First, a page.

3. Identify projects that used those skills

Next, go through your work history and pull out the projects that show you using those skills in the most significant and “biggest” way.

For example, perhaps you’ve contributed to lots of project budget planning as part of projects but only lead the effort to create a project budget from scratch just once. If one of the key skills required for the role you want is budgeting, make sure to mention the project where you led the budgeting work.

The more recent the project, the better. However, if it makes sense to highlight a project from a while back because it is directly relevant to the role, include it.

In my experience, it’s best to include a variety of projects. That gives you more opportunities to show project highlights from a range of experiences. If all your projects are very similar, that might pigeonhole you into a certain role (which you might want to do, so take that advice under advisement). 

Action: Make a project list so you know what to include.

4. Write project descriptions that evidence your skills

Finally, write a few sentences about the project. Phrase it in ways that provide evidence of your skills.

Let’s assume the skill you want to show is process improvement.

Bad example:

Involved in work to deliver a new sales pipeline process and workflow software that supports it.

Good example:

Led a cross-functional team of 5 to redesign the sales pipeline and implement process improvements. In 6 months we delivered the software and process changes that created time savings of 11% and improved the returning customer rate by 5%.

In the good example, I’ve used the keywords ‘process improvements’ and ‘process changes’. Many resumes are read by machines and filtered through keyword software before they even get to a human. Include industry-relevant jargon terms where you think the recruiter will understand them and might be looking for them.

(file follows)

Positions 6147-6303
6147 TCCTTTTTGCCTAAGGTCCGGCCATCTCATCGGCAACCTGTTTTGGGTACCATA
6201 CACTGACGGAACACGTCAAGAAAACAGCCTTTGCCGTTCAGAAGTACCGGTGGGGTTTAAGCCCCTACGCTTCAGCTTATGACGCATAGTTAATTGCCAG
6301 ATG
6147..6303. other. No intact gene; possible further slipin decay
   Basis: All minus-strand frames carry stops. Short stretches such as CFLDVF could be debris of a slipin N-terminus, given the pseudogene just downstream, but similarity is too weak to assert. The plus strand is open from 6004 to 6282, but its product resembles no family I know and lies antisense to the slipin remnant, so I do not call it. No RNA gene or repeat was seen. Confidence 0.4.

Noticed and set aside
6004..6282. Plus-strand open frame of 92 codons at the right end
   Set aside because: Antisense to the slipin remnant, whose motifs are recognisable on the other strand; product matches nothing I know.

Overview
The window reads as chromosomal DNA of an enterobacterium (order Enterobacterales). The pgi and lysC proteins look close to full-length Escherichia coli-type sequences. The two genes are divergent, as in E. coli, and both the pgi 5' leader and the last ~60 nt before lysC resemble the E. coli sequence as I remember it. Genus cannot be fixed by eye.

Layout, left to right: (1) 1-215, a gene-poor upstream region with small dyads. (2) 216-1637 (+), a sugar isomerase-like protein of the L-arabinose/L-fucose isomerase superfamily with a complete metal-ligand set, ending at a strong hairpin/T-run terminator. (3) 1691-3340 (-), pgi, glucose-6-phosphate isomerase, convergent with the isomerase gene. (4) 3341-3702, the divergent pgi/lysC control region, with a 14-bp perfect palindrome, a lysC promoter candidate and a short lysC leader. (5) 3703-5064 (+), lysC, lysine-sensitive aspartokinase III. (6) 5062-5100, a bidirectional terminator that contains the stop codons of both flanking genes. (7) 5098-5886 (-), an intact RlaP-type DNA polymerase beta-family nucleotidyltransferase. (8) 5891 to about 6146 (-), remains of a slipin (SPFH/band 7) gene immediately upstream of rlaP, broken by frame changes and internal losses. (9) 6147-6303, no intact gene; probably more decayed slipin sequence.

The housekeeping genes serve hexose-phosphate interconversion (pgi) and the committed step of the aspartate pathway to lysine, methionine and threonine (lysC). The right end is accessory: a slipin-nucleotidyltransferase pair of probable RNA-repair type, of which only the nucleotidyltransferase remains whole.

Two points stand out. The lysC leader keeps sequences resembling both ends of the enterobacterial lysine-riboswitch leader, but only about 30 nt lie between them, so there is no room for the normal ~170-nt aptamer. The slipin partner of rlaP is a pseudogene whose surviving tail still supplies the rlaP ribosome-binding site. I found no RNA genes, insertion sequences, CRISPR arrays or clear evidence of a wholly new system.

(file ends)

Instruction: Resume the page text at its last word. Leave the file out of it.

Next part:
Action: Write a project description for each project that you are going to include.

What to say about each project

The most important thing you need to do is determine what skills are required for each project. This will help you and your interviewer realize that you have the right experience for the job, so there’s no need to go into a lot of detail when describing each project.

Avoid company-specific acronyms and terminology that someone outside of your field wouldn’t understand.

Use the STAR format if you have space:

  • Situation: Why the project was required or why you got involved.
  • Task: What you were specifically responsible for or what you were asked to do.
  • Action: What actions you took, and what you did in the situation.
  • Result: What happened at the end, what you delivered or how you overcame problems.

Give an overview of what happened during the project and how it went with regard to its success or failure — whether it was completed or not completed, and what obstacles came up which needed to be overcome in order for it to happen successfully.